Yesterday featured yet another round of the analysts sharply criticizing Goodell for screwing up the Ray Rice situation. This time, the focus was on his poorly-received press conference.
Some of the harshest words came from ESPN’s Tom Jackson on Sunday NFL Countdown. As we’ve seen in the past, especially with the Rush Limbaugh fiasco on Countdown, you always can count on the former Denver linebacker to be a strong voice.
Jackson: “Until these men in these offices on Park Avenue really care about the women involved in these incidents we are not going to have real change. The good part of this – public pressure, political pressure, corporate sponsorship – I don’t care why it happens. They are going to be brought kicking and screaming to the table – to the table of resolving this problem.”
Said Jackson on the press conference: “I thought it lacked substance. I thought that it was a lot of what I had expected. I knew that the questions that were going to come were going to be very difficult. Unanswerable when you have handled the situation as ineptly as it had been handled up to that point. So, we heard a lot of – and you know, it’s always nice to hear somebody say I made a mistake and I’m sorry, but I didn’t think that there was any substance as to what we are going to really do going forward to change what happened over the course of the last few weeks and what happened over the course of the last few weeks is not over yet, and he knows that.”
Cris Carter also received praise from Richard Deitsch at SI.com.
Meanwhile, on the other side, there’s Ray Lewis. He is an awkward spot, having played for Baltimore where he was a longtime teammate of Rice. Plus, there’s the credibility issues, given everything we know, or think we know about the Baltimore linebacker.
Yesterday, Lewis actually said: “There’s some things you can cover up. And there’s some things you can’t.“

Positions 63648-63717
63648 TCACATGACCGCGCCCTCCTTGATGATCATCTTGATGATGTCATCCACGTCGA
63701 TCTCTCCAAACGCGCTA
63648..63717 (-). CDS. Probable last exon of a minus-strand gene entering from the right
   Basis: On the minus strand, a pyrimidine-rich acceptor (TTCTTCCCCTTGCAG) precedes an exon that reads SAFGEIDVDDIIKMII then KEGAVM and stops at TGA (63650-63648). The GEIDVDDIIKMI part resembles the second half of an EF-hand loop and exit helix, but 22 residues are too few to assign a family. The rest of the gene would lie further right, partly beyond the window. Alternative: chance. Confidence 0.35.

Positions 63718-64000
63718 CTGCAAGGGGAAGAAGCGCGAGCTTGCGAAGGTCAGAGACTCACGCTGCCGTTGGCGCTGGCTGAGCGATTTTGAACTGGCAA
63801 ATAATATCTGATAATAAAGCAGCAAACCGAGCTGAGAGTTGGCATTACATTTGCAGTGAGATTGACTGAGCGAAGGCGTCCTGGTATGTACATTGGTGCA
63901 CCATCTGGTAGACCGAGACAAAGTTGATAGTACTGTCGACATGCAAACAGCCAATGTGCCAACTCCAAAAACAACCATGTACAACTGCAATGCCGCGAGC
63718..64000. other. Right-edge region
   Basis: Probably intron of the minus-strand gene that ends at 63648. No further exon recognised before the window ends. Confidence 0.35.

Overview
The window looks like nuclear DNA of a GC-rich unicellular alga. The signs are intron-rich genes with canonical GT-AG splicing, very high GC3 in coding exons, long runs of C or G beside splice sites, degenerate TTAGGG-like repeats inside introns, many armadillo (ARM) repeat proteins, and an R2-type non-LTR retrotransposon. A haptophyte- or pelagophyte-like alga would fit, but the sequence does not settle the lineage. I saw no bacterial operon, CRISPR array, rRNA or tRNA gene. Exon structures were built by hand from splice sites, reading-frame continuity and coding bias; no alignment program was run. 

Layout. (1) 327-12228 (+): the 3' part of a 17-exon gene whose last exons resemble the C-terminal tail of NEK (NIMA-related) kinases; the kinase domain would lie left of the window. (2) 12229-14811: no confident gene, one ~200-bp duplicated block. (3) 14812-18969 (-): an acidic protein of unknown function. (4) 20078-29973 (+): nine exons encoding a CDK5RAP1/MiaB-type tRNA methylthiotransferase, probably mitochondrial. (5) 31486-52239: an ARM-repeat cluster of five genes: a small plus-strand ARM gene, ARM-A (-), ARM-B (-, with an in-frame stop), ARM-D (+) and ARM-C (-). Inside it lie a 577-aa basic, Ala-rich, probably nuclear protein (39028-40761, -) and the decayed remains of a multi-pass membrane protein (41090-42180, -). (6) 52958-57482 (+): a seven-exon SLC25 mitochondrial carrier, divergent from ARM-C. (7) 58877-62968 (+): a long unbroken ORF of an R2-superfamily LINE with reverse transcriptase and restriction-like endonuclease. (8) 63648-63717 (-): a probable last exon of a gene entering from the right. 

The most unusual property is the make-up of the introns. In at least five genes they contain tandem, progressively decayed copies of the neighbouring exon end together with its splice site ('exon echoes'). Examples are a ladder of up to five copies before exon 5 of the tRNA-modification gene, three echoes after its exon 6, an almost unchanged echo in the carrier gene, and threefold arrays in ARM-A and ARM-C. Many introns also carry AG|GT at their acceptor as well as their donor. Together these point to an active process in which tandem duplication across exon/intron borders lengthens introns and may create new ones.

Really, like what, Ray?
Chad Finn of the Boston Globe writes today:
What has become obvious — never more so than during his shameful performance on yesterday’s morning edition of “Sunday NFL Countdown” — is that no matter what you think of Lewis’s self-aggrandizement and cloudy past, he lacks every rudimentary quality expected of an analyst.
The list of what he has working for him ends at two: He’s a big-name ex-player, and he has an intense charisma. The former is hardly scarce — the NFL pregame show landscape is speckled with semi-charming former stars. And the latter gets old as soon as you realize how phony it is.
Lewis emphasizes and over-enunciates random words. He is addicted to the pregnant pause. He prosthelytizes to obfuscate. He requires these affectations in a desperate attempt to give his words the weight they lack. It works only on the already converted. He’s the same bad actor he ever was.
Meanwhile, while you were watching the end of the Denver-Seattle game on CBS, the crew at NBC’s Football Night in America also went hard after Goodell.
Rodney Harrison and Dan Patrick had this exchange:
Harrison: “I had an opportunity to talk to a lot of players and they are extremely frustrated with the Commissioner. They said, first, he’s so quick to punish the players when something happens with the players. And also they expected him to fine or suspend himself. That didn’t happen. He made over $40 million last year. A lot of players are upset with that. They expect him to write a check for $5 to $10 million to hold himself accountable.”
Patrick: “Well, I wonder what Roger Goodell would have done to somebody in that position who had done what Roger Goodell had done or didn’t do. Would he have fined or suspended them? When you watched the press conference, I wanted passion. I didn’t want something scripted. It felt very presidential in the presentation. It just didn’t have any substance there. It should have been with your notes, with your heart, with your feelings there, and it certainly was lacking in that department.”
Harrison: “When a player gets fined or suspended – I’ve been there – they take that money out of your check. They don’t give you the benefit of the doubt. But he gave himself the benefit of the doubt and he’s telling us, ‘Ok, it’s no problem. I’ll get better.’ But we don’t get the benefit of the doubt.”